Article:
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The Nation recently made the claim that the Supreme Court has made it virtually impossible to file a class action lawsuit. As evidence, several key cases were cited from the 2010-2011 term which are said to have had “far-reaching” implications on other would-be litigants who want to come together to pursue claims against big companies. The cases included Wal-Mart v. Dukes and AT&T Mobility v. Concepcion.
The outcomes of these two cases arguably made it more difficult for plaintiffs to satisfy the rules for a class action and may be responsible for forcing some plaintiffs into filing individual claims that must be resolved in arbitration. The ability of file a class action lawsuit, however, still exists and some types of class actions actually have been increasing. In 2013, for example, plaintiffs filed 166 federal class actions in securities cases, which is 14 more than the number of securities class actions filed in 2012.
Class actions remain a viable approach to resolving legal issues, making it easier for plaintiffs to get compensated and for defendants to resolve multiple claims in a timely manner. An experienced NY litigation lawyer should be consulted for assistance in filing or defending a class action. An attorney with litigation experience can also provide guidance on what the options may be available for pursuing a civil claim for damages or for responding to such a claim.
Class Action Rulings Affect Litigant Rights
In AT&T Mobility v. Concepcion, cell phone customers were promised a free cell phone but sued after they were charged a $30.22 sales tax. The customers had signed a contract that contained an arbitration clause and that waived the right to file a claim as a class, which meant each individual plaintiff would need to pursue arbitration independently. The lower courts said the clause was unconscionable and thus unenforceable. The Supreme Court, however, upheld the class action waiver in the contract and upheld the arbitration clause limiting dispute resolution to arbitration.
Following the decision in AT&T Mobility v. Concepcion, the percentage of companies prohibiting class actions in their arbitration clauses more than doubled, from 21.4 percent of companies before the decision to 45.8 percent after the decision. In addition, more than 85 percent of contracts now include class-action waivers and tens of millions of contracts have mandatory arbitration clauses. In many of these company contracts, clauses broadly preclude class actions in any type of legal proceeding, not just in arbitration or litigation.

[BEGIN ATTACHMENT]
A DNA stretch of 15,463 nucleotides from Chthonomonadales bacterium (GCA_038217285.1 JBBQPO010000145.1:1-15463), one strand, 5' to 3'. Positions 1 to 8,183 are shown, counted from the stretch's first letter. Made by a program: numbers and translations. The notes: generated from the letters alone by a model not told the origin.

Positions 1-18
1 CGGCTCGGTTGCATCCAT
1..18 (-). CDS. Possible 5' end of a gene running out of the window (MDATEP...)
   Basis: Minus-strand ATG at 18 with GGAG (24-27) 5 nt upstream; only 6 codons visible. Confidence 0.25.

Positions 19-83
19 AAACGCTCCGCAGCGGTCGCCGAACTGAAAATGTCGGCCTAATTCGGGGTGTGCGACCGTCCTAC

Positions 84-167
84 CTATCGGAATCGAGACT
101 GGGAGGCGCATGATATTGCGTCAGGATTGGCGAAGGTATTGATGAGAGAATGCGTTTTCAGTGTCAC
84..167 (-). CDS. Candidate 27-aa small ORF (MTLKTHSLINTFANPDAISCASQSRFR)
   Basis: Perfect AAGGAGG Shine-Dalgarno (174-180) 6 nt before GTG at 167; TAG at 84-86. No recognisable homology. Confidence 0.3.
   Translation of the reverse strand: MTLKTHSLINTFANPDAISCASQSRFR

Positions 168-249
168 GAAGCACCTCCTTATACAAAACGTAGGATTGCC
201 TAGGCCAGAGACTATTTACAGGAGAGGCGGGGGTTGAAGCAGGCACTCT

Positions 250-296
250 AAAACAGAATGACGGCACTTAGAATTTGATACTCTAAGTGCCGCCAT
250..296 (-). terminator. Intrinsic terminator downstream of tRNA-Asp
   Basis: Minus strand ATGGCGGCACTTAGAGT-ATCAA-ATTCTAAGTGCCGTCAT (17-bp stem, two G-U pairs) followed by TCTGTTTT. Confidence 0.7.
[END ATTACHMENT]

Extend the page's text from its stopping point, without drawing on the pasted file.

In Wal-Mart v. Dukes, the Supreme Court addressed class certification. Current and former female employees of Wal-Mart claimed that the company had a corporate culture fostering gender stereotypes, which affected pay and promotions. Lower courts said the class action could proceed, but the Supreme Court overturned these decisions. Within six months of the Supreme Court’s ruling, judges in hundreds of cases denied class certifications and cited Wal-Mart v. Dukes. The women who had initially attempted to sue the company filed separate regional lawsuits, most of which are still pending.
The Nation argues that these two decisions collectively helped businesses by making it more difficult for plaintiffs to file class actions and by making it less likely that a class action would be certified, even if an arbitration clause and/or class action waiver did not prevent it from being filed in the first place. Despite these setbacks however, hundreds of class action lawsuits continued to be filed every year alleging employment discrimination, defective products, and other wrongs.
A NY litigation lawyer understands the rules for class actions and for other types of civil litigation and can provide invaluable assistance to those who need help navigating the complex legal system. Contact an attorney as soon as possible for assistance with your case so you can make informed choices about what your rights are under the law and get advice on how to proceed with making strategic decisions to protect your interests when litigation arises.